The other focus was based on one of the UN’s sustainable development goals: ‘No one left behind’. This is very important for embracing diversity, and for asking the question: How can we help each other in building international efforts of the future, and in bringing everyone together? Our representation this year from the sub-Saharan African countries was outstanding, as was that of the Latin American countries. It was just phenomenal. As we build the global research family, everyone gains familiarity, relaxes, engages in more informal talks, and feels included, and that is one of the goals of the Global Research Council.
Finally, on capacity-building, we also took away some valuable lessons in how we share data. We discussed open data. How do we address that on a global scale? How do we move forward on communication? How do we move forward on collaboration? How do we move forward on developing content? These were all part of the discussions about capacity-building.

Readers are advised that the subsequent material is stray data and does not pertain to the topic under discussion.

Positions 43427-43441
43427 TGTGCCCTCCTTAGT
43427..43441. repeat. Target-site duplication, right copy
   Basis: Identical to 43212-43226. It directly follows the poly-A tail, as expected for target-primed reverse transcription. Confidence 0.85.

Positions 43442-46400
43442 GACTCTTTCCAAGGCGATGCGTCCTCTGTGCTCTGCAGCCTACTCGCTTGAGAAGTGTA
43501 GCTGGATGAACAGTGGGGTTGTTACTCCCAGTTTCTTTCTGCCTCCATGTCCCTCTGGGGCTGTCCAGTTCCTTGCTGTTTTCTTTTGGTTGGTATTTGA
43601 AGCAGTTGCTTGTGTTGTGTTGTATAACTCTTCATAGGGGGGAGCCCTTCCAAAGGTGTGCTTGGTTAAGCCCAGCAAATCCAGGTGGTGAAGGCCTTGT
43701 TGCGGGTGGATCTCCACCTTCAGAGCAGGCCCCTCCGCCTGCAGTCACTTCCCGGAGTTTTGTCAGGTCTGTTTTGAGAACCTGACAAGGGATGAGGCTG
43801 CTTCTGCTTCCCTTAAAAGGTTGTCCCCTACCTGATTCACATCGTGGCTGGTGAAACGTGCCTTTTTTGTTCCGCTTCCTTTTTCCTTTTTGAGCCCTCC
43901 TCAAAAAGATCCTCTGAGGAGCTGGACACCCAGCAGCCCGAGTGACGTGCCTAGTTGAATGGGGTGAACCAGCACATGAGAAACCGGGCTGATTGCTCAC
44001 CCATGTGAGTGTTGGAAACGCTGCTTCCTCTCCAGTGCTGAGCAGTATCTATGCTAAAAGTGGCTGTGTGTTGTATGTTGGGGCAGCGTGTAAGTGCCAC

Finally, what are the main outcomes of this meeting that you hope to witness in the coming year?
We’ll be moving forward on several important issues.
On gender equity, we’ve been very involved with developing practices for equity with respect to placement of women and under-represented groups in the academic workforce. So, we will be moving forward to develop more concrete proposals on how we can address those deficits.
On going global, which is an NSERC goal for 2020, we’ll be moving forward to discuss how we can assess research impact, and to reach out to a variety of international partners using our existing network programs to forge linkages to address some major global challenges.
In fact, we’ve already started. For example, a number of the GRC member granting councils, representing 22 countries of mainly European Union countries and the developing world, have begun a collaborative effort to do research, development and delivery (R&D&D) on best practices for water purification, security, distribution, policy-making, etc. We wish to pursue those types of linkages using very large existing programs. None of us has lots of money to spare, so we have to be circumspect and critical about what we invest in, but we’ve decided to tackle some very pressing global challenges.